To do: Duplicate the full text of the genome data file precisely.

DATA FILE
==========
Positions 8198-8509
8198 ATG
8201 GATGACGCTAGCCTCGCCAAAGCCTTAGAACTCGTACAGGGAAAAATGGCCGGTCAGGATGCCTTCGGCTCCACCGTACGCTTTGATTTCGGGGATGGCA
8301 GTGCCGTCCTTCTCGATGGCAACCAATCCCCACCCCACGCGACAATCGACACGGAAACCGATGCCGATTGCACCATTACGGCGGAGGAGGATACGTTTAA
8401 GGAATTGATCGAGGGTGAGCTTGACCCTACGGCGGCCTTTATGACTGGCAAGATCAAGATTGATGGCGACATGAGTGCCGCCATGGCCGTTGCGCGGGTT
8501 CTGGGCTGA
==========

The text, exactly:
Positions 8198-8509
8198 ATG
8201 GATGACGCTAGCCTCGCCAAAGCCTTAGAACTCGTACAGGGAAAAATGGCCGGTCAGGATGCCTTCGGCTCCACCGTACGCTTTGATTTCGGGGATGGCA
8301 GTGCCGTCCTTCTCGATGGCAACCAATCCCCACCCCACGCGACAATCGACACGGAAACCGATGCCGATTGCACCATTACGGCGGAGGAGGATACGTTTAA
8401 GGAATTGATCGAGGGTGAGCTTGACCCTACGGCGGCCTTTATGACTGGCAAGATCAAGATTGATGGCGACATGAGTGCCGCCATGGCCGTTGCGCGGGTT
8501 CTGGGCTGA